The Pacific lamprey is a common parasitic lamprey in Pacific coastal waters. The lamprey has a round, elongate, flexible cartilaginous body, and skin with no scales. Lamprey are very smooth and slimy to the touch. Its mouth is down-turned and adapted for clinging and sucking. The Pacific lamprey are a dark bluish gray or dark brown in color and can reach 30 inches in length and weigh over a pound. The pacific lamprey has no true fins, jaws, or bones. Lampreys have long been used as food for humans. During the Middle Ages, they were widely eaten by the upper classes throughout Europe, especially during fasting periods, since their taste is much meatier than that of most true fish. Especially in Southwestern Europe (Portugal, Spain, France) they are still a highly prized delicacy and fetch up to $25 a pound. Overfishing has reduced their number in those parts. The pacific lamprey is anadromous. Like salmon they are born in freshwater streams, migrate out to the ocean, and return to fresh water as mature adults to spawn. Lampreys have become a major plague in the North American Great Lakes after artificial canals allowed their entry during the early 20th century. They have no natural enemies in the lakes and prey on many species of commercial value, such as trouts. Since North American consumers, unlike Europeans, refuse to accept lampreys as food fish, the Great Lakes fishery has been very adversely affected by their invasion. The lamprey enter streams from July to October; spawning takes place the following spring when water temperatures are between 50 and 60 degrees Fahrenheit. They ascend rivers by swimming upstream briefly, then sucking to rocks and resting. Spawning takes place in low gradient sections of water, with gravel and sandy bottoms. Adults die within four days of spawning, after depositing about 10,000 to 100,000 extremely small eggs in their nest. During its ocean phase of life the pacific lamprey are scavengers, parasites, or predators on larger prey such as salmon and marine mammals. After 2 to 3 years in the ocean they will return to freshwater to spawn.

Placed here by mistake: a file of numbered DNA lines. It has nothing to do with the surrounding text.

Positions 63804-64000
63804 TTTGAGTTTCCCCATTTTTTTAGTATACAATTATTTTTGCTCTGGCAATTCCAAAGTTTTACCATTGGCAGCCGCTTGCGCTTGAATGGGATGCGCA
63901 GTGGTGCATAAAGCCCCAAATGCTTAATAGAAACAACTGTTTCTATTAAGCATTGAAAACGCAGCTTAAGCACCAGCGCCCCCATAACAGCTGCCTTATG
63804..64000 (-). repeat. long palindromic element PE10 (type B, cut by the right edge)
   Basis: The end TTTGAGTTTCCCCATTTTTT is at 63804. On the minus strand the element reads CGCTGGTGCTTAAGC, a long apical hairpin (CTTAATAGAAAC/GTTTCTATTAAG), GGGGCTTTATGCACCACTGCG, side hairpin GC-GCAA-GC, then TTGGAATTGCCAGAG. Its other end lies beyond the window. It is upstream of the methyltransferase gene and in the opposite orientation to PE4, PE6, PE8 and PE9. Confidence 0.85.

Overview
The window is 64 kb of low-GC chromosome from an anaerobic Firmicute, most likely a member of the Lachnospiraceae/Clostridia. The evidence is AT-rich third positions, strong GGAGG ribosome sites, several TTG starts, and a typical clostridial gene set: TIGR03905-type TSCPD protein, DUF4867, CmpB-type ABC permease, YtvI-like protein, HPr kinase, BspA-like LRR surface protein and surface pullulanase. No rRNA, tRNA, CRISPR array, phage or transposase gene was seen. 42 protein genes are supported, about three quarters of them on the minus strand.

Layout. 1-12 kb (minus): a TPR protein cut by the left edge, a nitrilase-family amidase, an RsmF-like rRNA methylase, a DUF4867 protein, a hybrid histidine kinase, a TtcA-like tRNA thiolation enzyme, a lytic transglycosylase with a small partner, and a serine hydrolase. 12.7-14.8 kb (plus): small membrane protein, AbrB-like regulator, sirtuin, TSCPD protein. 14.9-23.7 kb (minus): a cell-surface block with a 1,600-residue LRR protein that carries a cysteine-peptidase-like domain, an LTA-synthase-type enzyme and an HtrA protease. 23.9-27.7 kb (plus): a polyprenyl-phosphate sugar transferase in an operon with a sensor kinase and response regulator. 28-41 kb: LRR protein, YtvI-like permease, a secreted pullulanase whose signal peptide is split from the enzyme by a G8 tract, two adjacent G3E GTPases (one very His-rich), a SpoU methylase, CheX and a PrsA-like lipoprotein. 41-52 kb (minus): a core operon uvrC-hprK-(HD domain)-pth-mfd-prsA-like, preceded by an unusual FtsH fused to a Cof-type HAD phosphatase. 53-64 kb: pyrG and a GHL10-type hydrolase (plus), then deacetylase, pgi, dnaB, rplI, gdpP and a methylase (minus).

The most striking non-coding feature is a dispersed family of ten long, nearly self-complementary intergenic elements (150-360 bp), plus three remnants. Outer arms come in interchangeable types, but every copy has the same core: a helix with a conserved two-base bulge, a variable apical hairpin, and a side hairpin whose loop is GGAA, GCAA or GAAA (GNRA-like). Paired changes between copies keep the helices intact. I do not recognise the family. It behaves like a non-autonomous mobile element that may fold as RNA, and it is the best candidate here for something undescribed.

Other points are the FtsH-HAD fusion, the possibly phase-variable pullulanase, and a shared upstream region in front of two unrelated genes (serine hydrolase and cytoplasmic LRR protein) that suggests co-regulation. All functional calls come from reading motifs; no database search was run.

The sea lamprey is an aggressive parasite - equipped with a tooth-filled mouth that flares open at the end of its eel-like body. When attacking, the lamprey fastens onto its prey and rasps out a hole with its rough tongue. In their natural habitat, sea lamprey are ocean fish that spawn in fresh water. But some sea lamprey have always inhabited Lake Ontario and the St. Lawrence River, which are open to the Atlantic Ocean.
Recent studies reported in nature suggest that lampreys have evolved a unique type of immune system with parts that are unrelated to the antibodies found in mammals. They also have a very high tolerance to iron overload, and have evolved biochemical defenses to detoxify this metal. Lamprey have similar freshwater habitat requirements as do some of the Pacific salmon, therefore they have encountered similar habitat problems.
Though absolute historical population sizes of the lamprey are not known, it is clear that the fish, once a significant tribal subsistence food, have shown severe decline.